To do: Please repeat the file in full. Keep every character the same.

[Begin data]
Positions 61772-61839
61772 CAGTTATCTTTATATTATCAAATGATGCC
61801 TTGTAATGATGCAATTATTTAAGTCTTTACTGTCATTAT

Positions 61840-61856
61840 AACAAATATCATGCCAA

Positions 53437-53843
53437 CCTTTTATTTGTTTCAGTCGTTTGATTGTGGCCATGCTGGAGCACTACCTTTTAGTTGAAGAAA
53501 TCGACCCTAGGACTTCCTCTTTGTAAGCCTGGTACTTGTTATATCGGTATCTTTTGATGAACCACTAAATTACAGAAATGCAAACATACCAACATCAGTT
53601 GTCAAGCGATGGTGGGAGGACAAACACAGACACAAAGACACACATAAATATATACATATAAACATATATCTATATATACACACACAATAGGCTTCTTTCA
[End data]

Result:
Positions 61772-61839
61772 CAGTTATCTTTATATTATCAAATGATGCC
61801 TTGTAATGATGCAATTATTTAAGTCTTTACTGTCATTAT

Positions 61840-61856
61840 AACAAATATCATGCCAA

Positions 53437-53843
53437 CCTTTTATTTGTTTCAGTCGTTTGATTGTGGCCATGCTGGAGCACTACCTTTTAGTTGAAGAAA
53501 TCGACCCTAGGACTTCCTCTTTGTAAGCCTGGTACTTGTTATATCGGTATCTTTTGATGAACCACTAAATTACAGAAATGCAAACATACCAACATCAGTT
53601 GTCAAGCGATGGTGGGAGGACAAACACAGACACAAAGACACACATAAATATATACATATAAACATATATCTATATATACACACACAATAGGCTTCTTTCA